Harriet Tubman: Former slave who risked all to save others
Sometime in mid-October 1849, Harriet Tubman crossed the invisible line that bordered the state of Pennsylvania.
Tubman, a slave and later prominent abolitionist who has been chosen as the face of the new $20 bill, had escaped a plantation and was partway through a near-90 mile journey from Maryland to Philadelphia, and from bondage to freedom.
She left the plantation, in Dorchester County, Maryland, in September and travelled by night. Her exact route is unknown, but she probably walked along the Choptank river and journeyed through Delaware, guided by the North Star.
Years later, she recalled the moment she entered Pennsylvania, where slavery was illegal: "When I found I had crossed that line, I looked at my hands to see if I was the same person. There was such a glory over everything; the sun came like gold through the trees, and over the fields, and I felt like I was in Heaven."
In the years that followed, Tubman returned again and again to Maryland to rescue others, conducting them along the so-called "underground railroad", a network of safe houses used to spirit slaves from the South to the free states in the North.
Later, she became a Union spy during the Civil War, a prominent supporter of the women's suffrage movement, and a famous veteran of the struggle for the abolition of slavery.
But in September 1849, aged 27, Tubman was an unknown slave, uncertain about her future in the wake of her master's death. Fearful of being sold further south, she gathered her two younger brothers, Benjamin and Henry, and on the night of the 17th they escaped.
With the help of their father, who had been granted his freedom, the three fugitives hid for three weeks. A notice published in a local newspaper offered a $100 reward for the return of each of them.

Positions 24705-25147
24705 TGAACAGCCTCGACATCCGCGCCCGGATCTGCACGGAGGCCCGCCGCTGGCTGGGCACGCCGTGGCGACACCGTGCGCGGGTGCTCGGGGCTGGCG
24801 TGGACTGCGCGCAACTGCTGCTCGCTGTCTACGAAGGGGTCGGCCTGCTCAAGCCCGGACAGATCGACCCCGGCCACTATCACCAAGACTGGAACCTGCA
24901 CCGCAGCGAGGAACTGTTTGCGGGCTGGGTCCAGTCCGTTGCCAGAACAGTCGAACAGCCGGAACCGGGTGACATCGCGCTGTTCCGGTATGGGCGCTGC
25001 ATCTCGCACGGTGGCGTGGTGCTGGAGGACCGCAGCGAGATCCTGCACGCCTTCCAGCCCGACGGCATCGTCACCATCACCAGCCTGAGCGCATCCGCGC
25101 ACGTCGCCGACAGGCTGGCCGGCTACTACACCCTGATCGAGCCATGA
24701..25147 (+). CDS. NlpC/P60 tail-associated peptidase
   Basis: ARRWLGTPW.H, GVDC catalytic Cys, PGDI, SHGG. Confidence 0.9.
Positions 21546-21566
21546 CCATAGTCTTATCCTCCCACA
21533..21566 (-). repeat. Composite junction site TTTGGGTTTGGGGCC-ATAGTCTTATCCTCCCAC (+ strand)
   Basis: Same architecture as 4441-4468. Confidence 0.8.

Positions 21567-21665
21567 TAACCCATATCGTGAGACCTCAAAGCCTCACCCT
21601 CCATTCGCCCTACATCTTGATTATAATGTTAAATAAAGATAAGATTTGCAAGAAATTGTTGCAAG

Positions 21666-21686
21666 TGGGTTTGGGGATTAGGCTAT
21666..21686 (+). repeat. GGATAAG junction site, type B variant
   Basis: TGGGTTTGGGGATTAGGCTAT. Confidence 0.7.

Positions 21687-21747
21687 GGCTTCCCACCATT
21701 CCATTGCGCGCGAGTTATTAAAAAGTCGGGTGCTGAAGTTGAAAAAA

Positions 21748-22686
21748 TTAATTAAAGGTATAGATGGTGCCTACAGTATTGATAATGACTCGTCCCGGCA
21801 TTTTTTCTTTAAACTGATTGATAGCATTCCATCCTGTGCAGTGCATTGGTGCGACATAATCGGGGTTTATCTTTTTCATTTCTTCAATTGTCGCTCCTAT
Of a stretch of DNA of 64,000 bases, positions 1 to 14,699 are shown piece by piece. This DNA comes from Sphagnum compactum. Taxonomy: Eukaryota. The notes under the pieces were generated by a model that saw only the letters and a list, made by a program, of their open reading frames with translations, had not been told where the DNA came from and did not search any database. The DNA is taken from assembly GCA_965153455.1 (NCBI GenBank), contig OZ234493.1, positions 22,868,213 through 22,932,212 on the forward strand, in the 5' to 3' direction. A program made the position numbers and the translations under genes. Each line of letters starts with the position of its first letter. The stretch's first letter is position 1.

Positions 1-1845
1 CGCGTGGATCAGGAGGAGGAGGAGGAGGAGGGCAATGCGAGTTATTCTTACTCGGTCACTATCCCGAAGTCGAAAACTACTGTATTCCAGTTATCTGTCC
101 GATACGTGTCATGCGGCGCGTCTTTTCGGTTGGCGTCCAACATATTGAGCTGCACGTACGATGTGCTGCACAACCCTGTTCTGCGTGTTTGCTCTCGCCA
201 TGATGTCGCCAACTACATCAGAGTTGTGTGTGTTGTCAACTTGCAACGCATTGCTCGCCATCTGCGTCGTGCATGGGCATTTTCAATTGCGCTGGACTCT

Scared of what lay ahead, Ben and Henry had a change of heart and returned. Tubman, with a steely determination that would come to define her, pushed on alone.
A daring escape
Harriet Tubman was the fourth of nine children born to two enslaved parents in Dorchester County, Maryland. Benjamin Ross and Harriet Rit named their fourth child Araminta - or "Minty" - Ross.
Minty grew up on the plantation, and as a teenager she was hit in the head by an iron weight thrown by an overseer at another slave. She was severely injured and went on to have seizures for the rest of her life, as well as "visions" which she believed were sent from God.
Decades later, in preparation for her escape from Dorchester County, Minty took her mother's Christian name and her husband's surname, to become Harriet Tubman. Her husband, John Tubman, a free man, stayed behind when she decided to escape.
Having made it to Philadelphia, Tubman found work as a domestic servant and began to save. In late 1850, she got word that her niece Kessiah Jolley Bowley, who was more like a sister to her, was to be put up for auction by Tubman's former owner. Bowley's two children, James and Araminta, were also to be sold. Tubman had her first rescue mission.
In December, she met Bowley's husband John in Baltimore and the two hatched a plan. John travelled to Dorchester County Courthouse and surreptitiously placed the winning bid for the three. Having smuggled them out before anyone realised, he sailed them up the Chesapeake river to Baltimore, where they met Tubman. From there, they made their way to Philadelphia and on to Canada.
Tubman would go on to help at least 70 people - family, friends, and strangers - escape slavery in this way, taking enormous risks with her own hard-won freedom. She travelled in a variety of elaborate disguises and armed herself with a revolver.